Potential sites for wind farms in Teesdale have been revealed.
Durham County Council says there is “limited potential for further large scale deployment of onshore wind” in the county.
But a map showing the few areas which could be suitable has been released. They include a site near Barningham, north of Bowes, land around Ingleton and Bolam, land north of Stainton, near Cotherstone, south of Butterknowle and Copley, and near the village of Woodland.
The news is unlikely to be welcomed by many residents – especially protestors who fought off a wind farm plan for Barningham in the High Court a decade ago.
There currently 136 wind turbines in County Durham and 27 with planning consent but not yet built. These include large-scale developments such as Tow Law.
Drawing up a new strategy, county planners say there is now potential for smaller wind farms to be built “wherever opportunities can be identified”.
The north of Teesdale is protected from big wind farms because it is in the North Pennines Area of Outstanding Natural Beauty (AONB).
Other constraints – such as terrain, heritage and “visual dominance” – mean other areas of the dale are also off limits.
But Durham County Council’s wind turbine map has revealed sites considered to be possibilities.
However, planners have warned developers could be scuppered by concerns about MOD radar, grid capacity and the landowners. A decision has still not been reached on proposals by Banks Developers to site five 115-metre turbines between the village of Woodland and Hamsterley Forest.
Meanwhile, developers are pressing to build more single turbines in the dale.
In the past couple of years, Teesdale villages have been fighting applications for single turbines including Bolam, Eggleston, Hutton Magna, Wycliffe and Bowes.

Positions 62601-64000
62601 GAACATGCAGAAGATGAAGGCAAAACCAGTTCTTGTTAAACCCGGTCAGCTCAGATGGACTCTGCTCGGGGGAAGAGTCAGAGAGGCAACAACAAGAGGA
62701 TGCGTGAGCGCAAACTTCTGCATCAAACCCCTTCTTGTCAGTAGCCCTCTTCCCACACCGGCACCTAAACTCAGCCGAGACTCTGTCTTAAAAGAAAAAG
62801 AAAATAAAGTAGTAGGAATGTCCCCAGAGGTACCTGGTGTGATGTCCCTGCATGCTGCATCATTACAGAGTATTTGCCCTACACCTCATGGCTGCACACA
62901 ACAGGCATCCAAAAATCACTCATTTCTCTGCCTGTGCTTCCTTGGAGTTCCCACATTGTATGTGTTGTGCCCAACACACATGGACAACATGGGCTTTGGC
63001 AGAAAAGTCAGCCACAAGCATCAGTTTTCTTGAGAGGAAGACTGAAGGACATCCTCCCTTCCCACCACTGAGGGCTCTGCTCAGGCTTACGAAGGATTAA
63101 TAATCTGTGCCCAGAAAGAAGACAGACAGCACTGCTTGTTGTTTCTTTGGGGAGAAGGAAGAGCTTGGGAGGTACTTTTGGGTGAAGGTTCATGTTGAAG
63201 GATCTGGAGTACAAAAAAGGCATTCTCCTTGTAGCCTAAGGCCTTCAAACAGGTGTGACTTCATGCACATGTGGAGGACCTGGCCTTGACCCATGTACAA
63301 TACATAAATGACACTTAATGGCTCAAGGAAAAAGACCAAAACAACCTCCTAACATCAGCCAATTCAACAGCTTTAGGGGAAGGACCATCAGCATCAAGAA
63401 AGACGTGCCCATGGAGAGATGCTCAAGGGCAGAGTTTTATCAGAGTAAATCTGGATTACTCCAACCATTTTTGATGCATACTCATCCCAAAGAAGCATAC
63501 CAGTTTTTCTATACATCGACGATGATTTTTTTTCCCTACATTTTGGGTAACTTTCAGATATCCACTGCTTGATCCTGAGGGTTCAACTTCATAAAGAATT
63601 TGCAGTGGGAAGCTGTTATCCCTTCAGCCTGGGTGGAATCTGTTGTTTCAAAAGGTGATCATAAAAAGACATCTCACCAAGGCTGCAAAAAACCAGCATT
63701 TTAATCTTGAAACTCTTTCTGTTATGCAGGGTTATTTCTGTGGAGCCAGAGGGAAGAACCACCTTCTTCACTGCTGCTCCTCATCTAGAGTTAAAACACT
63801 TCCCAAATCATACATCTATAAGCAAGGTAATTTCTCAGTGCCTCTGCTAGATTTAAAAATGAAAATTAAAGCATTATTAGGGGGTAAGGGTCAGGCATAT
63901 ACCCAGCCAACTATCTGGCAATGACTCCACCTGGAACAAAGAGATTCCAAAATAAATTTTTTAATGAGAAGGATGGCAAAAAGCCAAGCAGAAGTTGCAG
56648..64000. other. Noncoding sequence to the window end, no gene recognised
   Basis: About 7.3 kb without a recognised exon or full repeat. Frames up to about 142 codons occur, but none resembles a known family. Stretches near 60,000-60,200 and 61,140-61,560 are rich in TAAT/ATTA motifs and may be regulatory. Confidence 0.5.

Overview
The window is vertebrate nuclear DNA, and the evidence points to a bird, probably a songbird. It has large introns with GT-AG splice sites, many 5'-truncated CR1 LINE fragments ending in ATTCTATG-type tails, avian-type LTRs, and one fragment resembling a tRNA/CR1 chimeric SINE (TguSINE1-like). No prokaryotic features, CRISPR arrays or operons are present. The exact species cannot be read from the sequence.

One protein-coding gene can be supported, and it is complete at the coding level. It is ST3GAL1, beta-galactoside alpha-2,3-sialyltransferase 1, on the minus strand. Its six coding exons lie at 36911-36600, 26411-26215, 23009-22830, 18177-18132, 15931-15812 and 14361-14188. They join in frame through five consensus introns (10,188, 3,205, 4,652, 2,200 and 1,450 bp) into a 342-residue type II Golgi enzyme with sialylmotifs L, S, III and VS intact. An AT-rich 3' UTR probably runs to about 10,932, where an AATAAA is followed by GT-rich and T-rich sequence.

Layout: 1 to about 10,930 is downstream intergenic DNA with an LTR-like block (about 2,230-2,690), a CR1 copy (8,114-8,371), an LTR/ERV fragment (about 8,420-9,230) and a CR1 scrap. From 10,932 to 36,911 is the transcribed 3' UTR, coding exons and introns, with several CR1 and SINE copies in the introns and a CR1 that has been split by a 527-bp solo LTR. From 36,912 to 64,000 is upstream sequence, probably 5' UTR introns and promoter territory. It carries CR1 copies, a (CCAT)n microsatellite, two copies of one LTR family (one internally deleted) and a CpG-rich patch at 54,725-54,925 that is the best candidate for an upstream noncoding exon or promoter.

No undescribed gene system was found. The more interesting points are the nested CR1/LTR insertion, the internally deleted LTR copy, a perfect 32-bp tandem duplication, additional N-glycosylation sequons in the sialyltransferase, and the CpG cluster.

In its report on renewable energy development, the council says there is “currently considerable developer interest” in single turbines because of Government cash incentives.
But the report warns: “These all have the potential to have cumulative effects on the character of the landscape.”
It adds: “It is an established principle in planning that there is no right to a view.
“However, where large moving structures are developed in close proximity to a residential property the effects can be overbearing or oppressive, and may render a property an unattractive place to live and this will be a material planning consideration.”
The council’s strategy has also reiterated the AONB’s protection from large-scale wind energy development.
“This wildness, coupled with the openness of the landscape, makes it highly vulnerable to the impacts of commercial-scale wind energy development,” the report says.
But the council says the AONB “can make a contribution to the deployment of renewable energy technologies of a smaller scale” although anything over 25m is unlikely to get approval.
“Indeed small scale renewable technologies have been rolled out to a greater extent in the AONB than rural landscapes elsewhere in the county, partly because of the costs and difficulties of supplying conventional energy sources, and partly because of the support of bodies like the North Pennines AONB Partnership,” the council says.
The AONB currently has 27 operational or permitted small turbines.
Top planners at County Hall have also said wind turbines are unlikely to be “overbearing” if they are around 800m or further from the nearest house – or a distance of six times the turbine height.
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